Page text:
member of the Mustelinae
family of animals, the Stogan
is a long-tailed cousin of the Stoat or Weasel; native to the Ajda-Donesh Basin
(including both the Ajda Wet Forest
and the Donesh Dry Forest
, but expcluding Nang Kap'ahu Delta
) they're ellusive creatures oven hunted for their fur. In recent decades, however, they've become popular childrens' pets due to their size, demeanor, and general trainability.
Anatomy & Appearance
Generally described as being about the width of two arms placed together, and as long as your arm from fingertip to shoulder, Stoagans are fairly uniform in appearance across both the 23 known wild species, as well as the 5 domesticated breeds.
Stoagans have an elongated neck with a far-set head that's generally larger than that of its cousins, topped with two small rounded ears. Eyes are typically round, and black or honey in color- and the nose is typically framed by 6 long whiskers on each side, typically grey or black in color.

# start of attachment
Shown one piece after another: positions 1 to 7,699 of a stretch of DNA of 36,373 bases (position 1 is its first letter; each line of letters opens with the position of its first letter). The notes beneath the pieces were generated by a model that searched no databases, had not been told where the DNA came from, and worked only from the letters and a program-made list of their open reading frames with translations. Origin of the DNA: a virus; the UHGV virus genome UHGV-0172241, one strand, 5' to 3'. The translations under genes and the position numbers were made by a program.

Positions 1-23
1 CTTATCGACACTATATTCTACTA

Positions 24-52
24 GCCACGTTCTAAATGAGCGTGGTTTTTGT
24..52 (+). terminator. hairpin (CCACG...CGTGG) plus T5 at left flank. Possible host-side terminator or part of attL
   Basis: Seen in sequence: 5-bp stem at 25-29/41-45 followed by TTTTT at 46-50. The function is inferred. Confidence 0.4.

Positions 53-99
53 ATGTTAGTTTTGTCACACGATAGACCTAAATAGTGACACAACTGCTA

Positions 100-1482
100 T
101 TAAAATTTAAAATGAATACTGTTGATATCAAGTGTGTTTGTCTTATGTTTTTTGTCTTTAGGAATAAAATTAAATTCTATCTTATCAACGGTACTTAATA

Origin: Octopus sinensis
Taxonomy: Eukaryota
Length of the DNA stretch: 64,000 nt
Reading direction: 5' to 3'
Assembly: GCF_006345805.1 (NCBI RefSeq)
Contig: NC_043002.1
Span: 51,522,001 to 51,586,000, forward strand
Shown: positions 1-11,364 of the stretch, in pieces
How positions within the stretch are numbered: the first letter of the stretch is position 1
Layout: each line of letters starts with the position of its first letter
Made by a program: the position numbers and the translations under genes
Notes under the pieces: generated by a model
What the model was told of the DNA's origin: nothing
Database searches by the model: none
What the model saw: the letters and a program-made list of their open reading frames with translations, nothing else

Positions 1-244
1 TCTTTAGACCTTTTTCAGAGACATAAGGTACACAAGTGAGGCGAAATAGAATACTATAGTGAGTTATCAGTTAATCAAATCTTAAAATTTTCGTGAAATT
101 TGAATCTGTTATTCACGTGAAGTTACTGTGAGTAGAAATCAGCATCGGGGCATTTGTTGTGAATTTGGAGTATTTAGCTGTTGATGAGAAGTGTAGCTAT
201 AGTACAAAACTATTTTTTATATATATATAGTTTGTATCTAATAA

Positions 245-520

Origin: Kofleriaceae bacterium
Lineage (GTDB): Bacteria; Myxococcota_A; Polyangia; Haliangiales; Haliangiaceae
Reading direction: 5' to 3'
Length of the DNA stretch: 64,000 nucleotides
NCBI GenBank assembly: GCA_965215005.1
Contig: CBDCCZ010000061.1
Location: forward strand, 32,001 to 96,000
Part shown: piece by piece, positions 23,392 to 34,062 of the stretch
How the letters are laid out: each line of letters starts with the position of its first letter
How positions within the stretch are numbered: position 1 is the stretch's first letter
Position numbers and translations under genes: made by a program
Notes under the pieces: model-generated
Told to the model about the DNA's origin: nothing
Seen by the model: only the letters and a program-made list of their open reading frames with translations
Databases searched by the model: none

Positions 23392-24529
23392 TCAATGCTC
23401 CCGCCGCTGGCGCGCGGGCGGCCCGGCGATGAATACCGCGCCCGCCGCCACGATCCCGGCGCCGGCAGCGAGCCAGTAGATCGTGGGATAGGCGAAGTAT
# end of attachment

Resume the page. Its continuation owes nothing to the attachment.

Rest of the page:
A Stoagan's body is near perfectly cylindrical, with no bulging in the midsection. Back legs are powerfully muscled, while front legs are slender. Both end in a set of non-retractable claws that are large compared to the size of their paws- each of which has 6 toes. Coloration in wild populaces is a marbled brown fur, spotted through with white or cream. In the 5 domesticly bred Stoagan types, however, patterns range from a solid to striped, while colors range from blonde and tawny fawn to black.
Incredibly intelligent and resourceful creatures, Stoagans are easy to train and take easily to domestic life even when caught in the wild. Temperamentally they tend to be calm and inquisitive, and enjoy routine play with caretakers. As natural climbers and scramblers, however, many keepers find it difficult to provide them with adequate climbing space.